crown wheel on tractor and Jeep

11 - Even after the rise of the track, some thought to further improve the wheel with simpler means. On the left, a crown wheel on forestry tractor, simple way to increase the bearing surface and traction. David Hansen Technologies Iguana, Ilwaco, Washington, also built by a band fitted around the tires of the Jeep. and

Dystred Caterpillar

12 - Caterpillar resumed the idea of the crown wheel he named Dystred and marketed it in May 1971 on a CAT 988. The drive torus (the inner tire) was a special design. Improved protection against punctures, traction and stability did not prevent the chains (for example Erlau, Aalen), more economical, to take over. Pict from review 'Equipement Mécanique, Carrières et Matériaux' December 1972.

Hultdins wheels  of Olofsfors AB

13 - The steel envelopes of wheels Hultdins of Olofsfors AB, Sweden and Brantford, Ontario, took the same idea by mounting a kind of plates on the wheels of a skidder equipped with a stump device Donaren H 870 Mounder. This supplier manufactures enclosures wheel Eco-wheels and forestry tracks Eco-tracks.


Weiherhammer used the Koppisch system

14 - Weiherhammer used the Koppisch system in the early 50 on two compactors including the largest, weighing 25 t to 70 hp, represented an alternative to the roller ‘sheep foot ' : it can be indeed seen the protuberances on each pad. Pict from 'History of Road Building Equipment' by Francis Pierre and Heinz-Herbert Cohrs, KLH International Ltd, 1998.


Erlau steel belt

15 - Erlau steel belt in 1972, based on a similar system, wrapped around the tire. It allowed to help a stuck vehicle. From review 'Revue du Matériel d'Entreprise', January 1972.



Lombard Steam Log Hauler


16 - But it was in 1901 that everything started really ! Alvin O. Lombard (1856-1937) built in series and sold this year the first traction engine equipped with crawler at Waterville Iron Works in Waterville, Maine. It was the 20 t Lombard Steam Log Hauler able to take 300 tons (double 22 sleds) at 7 km / h maximum. In all, 83 Log Haulers were constructed from 1901 to 1917 of which two are now in the Lumberman's Museum in Patten, Maine. Phoenix Centipede Company built them under license. In 1911-12, the Traction Engine Company Lombard Log Hauler developed a 6-cylinder petrol engine with 100 hp less heavy than the previous model.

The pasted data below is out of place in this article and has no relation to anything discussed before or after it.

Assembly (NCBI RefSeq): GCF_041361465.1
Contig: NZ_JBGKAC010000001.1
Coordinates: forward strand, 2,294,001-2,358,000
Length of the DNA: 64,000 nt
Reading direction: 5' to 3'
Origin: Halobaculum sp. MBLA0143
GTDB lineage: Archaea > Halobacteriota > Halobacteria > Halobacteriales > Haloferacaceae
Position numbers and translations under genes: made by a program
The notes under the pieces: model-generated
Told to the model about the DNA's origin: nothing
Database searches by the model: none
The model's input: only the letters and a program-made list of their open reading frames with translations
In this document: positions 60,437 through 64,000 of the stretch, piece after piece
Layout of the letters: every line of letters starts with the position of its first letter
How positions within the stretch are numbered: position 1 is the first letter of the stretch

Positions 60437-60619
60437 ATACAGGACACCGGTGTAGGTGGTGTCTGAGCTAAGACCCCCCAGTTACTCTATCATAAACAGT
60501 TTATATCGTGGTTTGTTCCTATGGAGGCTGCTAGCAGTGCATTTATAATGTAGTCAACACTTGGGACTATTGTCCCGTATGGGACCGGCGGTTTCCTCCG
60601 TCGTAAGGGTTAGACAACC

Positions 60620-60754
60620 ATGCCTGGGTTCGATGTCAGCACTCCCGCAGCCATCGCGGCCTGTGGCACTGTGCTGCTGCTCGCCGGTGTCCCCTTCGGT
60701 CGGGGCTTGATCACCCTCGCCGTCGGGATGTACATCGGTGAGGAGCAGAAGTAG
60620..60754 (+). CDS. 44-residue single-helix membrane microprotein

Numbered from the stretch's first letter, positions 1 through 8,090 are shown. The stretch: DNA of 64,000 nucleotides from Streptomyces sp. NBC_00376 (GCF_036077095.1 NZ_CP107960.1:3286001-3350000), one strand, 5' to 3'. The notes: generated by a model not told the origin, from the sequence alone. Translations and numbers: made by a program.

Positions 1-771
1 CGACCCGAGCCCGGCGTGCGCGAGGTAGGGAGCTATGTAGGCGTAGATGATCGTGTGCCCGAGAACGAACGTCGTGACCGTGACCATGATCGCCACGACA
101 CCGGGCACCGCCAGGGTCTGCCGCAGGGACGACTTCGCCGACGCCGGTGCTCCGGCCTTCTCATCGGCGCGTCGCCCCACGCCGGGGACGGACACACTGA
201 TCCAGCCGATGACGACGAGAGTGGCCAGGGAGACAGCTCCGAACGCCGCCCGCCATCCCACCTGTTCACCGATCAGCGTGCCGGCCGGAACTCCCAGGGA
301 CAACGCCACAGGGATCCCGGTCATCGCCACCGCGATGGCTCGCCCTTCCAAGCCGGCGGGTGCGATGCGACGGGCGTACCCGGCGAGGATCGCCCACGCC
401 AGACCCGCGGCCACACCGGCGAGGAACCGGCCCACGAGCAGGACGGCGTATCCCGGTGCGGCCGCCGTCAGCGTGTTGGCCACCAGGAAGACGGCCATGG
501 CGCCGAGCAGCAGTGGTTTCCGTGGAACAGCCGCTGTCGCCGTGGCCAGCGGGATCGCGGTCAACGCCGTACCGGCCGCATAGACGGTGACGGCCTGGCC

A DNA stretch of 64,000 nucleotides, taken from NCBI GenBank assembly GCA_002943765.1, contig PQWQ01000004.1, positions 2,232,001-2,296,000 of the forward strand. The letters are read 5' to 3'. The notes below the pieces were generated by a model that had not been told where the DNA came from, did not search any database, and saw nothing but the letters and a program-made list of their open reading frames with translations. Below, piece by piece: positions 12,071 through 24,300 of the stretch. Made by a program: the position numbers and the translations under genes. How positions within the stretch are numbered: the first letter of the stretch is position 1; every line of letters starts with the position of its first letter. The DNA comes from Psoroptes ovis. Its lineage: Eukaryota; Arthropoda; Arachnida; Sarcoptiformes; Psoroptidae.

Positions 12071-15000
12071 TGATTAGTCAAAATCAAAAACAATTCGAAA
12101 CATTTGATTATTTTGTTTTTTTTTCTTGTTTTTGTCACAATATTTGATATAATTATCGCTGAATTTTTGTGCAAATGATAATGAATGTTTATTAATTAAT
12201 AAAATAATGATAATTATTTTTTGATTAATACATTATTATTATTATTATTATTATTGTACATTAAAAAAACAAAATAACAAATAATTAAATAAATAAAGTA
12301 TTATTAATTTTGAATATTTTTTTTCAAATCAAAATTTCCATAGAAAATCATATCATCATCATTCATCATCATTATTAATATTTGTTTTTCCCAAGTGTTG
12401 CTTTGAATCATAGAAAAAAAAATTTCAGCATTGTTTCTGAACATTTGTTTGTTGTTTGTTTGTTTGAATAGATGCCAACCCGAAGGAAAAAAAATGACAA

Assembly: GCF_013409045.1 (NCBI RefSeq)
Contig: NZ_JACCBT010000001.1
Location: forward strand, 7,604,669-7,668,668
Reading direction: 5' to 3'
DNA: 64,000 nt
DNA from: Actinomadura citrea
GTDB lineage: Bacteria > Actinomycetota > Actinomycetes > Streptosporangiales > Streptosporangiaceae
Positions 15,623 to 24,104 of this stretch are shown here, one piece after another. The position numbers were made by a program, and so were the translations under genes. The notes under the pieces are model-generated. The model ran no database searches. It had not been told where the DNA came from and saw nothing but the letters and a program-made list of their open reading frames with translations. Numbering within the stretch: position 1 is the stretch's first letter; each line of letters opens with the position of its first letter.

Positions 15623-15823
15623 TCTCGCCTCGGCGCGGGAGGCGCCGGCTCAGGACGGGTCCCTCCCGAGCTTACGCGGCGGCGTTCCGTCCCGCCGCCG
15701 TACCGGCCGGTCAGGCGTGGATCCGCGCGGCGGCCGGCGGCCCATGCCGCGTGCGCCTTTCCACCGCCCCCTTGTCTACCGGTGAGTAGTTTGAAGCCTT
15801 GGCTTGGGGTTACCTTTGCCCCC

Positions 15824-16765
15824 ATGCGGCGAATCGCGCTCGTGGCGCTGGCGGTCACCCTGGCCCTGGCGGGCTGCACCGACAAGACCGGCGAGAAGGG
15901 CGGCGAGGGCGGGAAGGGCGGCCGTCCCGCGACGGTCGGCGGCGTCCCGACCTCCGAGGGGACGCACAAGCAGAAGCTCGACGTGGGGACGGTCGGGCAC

Lynn truck at Heidrick Museum in Woodland

17 - Manufacturing Company Linn, Morris, New York, created by Holman Harry Linn, made 2500 suspended flexible steel crawler half-tracks, between 1917 and 1952. It was an expert of snow removal, working in forests and mining, dams and even in Arctic exploration. He helped maintain the Panama Canal. Here is an elevated rear view of the Lynn truck at Heidrick Museum in Woodland near Sacramento (California) in June 2001. Pict J M Maclou.

Hornsby tractor

18 - In 1903, Benjamin Holt bought $ 60,000 to Alvin Lombard right to produce caterpillars in Stockton, California.
Meanwhile, in England at Grantham, David Roberts (1859-1928) chief engineer at R. Hornsby & Sons had patented a track in 1905 and built a very elaborate caterpillar tractor (picture) he failed in selling either the civil or the British Army. Benjamin Holt of Holt Manufacturing Company, Stockton, California, already well-established in the USA, saw all the profit he could extract and bought the patent in 1914. He equipped his own tractor with Hornsby brakes steering system, very good progress thus removing the tiller steering wheel. The British Army, bought more than 40 next year. Holt sold so well his tractors that he teamed with his best competitor C. L. Best of the Best Tractor Co., San Leandro, California, to create in 1925 the Caterpillar Tractor Company.
Therefore, the development of crawlers, associated with the dozer blade, made a dazzling leap in all industrialized countries that produced crawlers of very numerous forms and brand , especially after the Second World War. Caterpillar introduced even in 1977 the elevated sprocket witch, combined with roller supports on balance, allowed to increase traction and facilitate repairs while protecting the final drive. Picture taken at Bovington Museum by J M M in September 1994.

Snowmobile Ford conversion

19 - Virgil D. White, Ossipee, New-Hampshire, Ford dealer, built his first Ford conversion, the 'Snowmobile' in 1913, patented in 1917 and produced in 70 copies in 1923. The conversion of the Ford Model T was sold only at Ford dealers. The front wheels were used in the muddy and sandy terrains but in snow, skis replaced them. The Farm Specialty Manufacturing Company of New Holstein, Wisconsin, bought the rights in 1925 and manufactured 3300 Snowmobiles per year until its closure in 1929. Pict Internet.